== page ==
Friday, 4 April 2014

Horse brooch fragment -- addendum

Strap junction, Sudeley, Gloucestershire, 
early 1st cent AD                          photo: Nilfanion
This follows British Celtic horse brooch fragment.

I have been looking for an online photograph of the Sudeley strap junction for years. Although it appears in the literature, and is considered one of the masterpieces of the later British styles, as it is not in the British Museum it seemed that I would not be able to show it on this blog.

According to the literature, it is part of the collection of Cheltenham Museum, but it is not mentioned on their website. Yesterday, I came across this BBC article saying "An Iron Age harness fitting, originating from the Cotswolds, is to spend up to five years at the Corinium Museum in Cirencester. It is the first item to be loaned from the British Museum following a new partnership between the two museums." Puzzled by the mention of it being loaned by the British Museum, I wondered if someone might have photographed it at the Corinium Museum, and was delighted to find the photograph on Wikimedia Commons. That "strap junction" and "Sudeley" are not mentioned in its description explains why I had no luck Googling it. This morning, I checked the British Museum site and searched for "Sudeley" again -- still not there. Following the BBC lead, I searched for "Corinium" and there was the photo (but with no mention of "strap junction" or "Sudeley"). It is described both as a "strap-fitting" and (erroneously) a "terret".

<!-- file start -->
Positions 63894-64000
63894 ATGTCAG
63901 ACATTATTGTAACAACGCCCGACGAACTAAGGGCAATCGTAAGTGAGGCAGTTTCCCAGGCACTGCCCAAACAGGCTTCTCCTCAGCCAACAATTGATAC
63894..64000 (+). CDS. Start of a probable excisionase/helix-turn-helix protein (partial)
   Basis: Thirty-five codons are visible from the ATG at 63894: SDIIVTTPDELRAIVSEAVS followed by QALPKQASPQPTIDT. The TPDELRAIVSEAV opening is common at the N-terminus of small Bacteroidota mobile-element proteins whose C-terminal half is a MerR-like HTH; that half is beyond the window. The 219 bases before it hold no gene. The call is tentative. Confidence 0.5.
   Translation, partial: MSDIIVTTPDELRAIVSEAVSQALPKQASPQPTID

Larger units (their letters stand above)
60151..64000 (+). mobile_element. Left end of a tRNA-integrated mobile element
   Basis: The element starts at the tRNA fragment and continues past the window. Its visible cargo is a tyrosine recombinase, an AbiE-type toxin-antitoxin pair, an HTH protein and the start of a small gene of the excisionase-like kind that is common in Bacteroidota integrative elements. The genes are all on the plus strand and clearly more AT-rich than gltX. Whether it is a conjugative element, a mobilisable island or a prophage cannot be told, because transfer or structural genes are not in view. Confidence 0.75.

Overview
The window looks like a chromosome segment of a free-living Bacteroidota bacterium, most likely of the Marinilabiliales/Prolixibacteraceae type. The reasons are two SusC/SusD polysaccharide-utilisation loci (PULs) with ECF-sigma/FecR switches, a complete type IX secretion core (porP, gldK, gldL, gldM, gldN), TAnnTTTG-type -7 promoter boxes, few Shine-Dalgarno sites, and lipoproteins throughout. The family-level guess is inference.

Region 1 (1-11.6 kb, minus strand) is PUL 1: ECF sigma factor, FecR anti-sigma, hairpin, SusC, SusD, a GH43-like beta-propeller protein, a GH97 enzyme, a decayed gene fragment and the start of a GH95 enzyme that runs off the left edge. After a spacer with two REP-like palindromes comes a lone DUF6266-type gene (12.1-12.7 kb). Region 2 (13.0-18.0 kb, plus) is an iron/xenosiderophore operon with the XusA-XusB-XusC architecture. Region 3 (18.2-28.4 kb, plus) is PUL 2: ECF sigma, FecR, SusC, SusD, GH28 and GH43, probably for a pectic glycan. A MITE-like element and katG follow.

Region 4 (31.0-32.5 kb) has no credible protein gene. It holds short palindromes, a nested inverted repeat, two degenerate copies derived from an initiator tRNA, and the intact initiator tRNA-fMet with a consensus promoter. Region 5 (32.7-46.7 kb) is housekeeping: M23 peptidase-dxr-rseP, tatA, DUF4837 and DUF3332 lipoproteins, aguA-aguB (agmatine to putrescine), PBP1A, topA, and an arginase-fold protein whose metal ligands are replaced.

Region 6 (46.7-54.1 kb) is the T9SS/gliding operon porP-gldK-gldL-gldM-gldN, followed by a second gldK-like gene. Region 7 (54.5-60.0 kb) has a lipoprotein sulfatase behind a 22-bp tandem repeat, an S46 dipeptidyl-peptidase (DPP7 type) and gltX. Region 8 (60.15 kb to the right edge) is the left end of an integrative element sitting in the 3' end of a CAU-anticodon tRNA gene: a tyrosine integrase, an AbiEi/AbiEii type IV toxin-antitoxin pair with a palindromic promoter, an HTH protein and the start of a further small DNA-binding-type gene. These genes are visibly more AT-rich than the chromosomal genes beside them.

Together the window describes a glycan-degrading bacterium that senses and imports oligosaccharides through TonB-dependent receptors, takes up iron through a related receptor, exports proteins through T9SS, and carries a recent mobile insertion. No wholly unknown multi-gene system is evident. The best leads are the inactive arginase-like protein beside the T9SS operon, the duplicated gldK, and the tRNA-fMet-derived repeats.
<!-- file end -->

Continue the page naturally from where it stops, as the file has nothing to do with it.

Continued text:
With such an embarrassment of photographic riches, I cannot resist including the BM photo as well. The same photograph (cropped) appears in the BBC article.

The matching lower linchpin terminal
For the first time in about two thousand years, the Sudeley strap junction is shown together with the companion lower linchpin terminal in my own collection. I would imagine that the top terminal of the linchpin would have been more like the strap junction showing four "enamel" inlays within its roundel. These four insets find a parallel in the arrangement on the horse brooch, as does the linear and stippled decoration (see previous blog on the subject).

Perhaps I will find more parts from this chariot rig -- I wonder what its terrets looked like.

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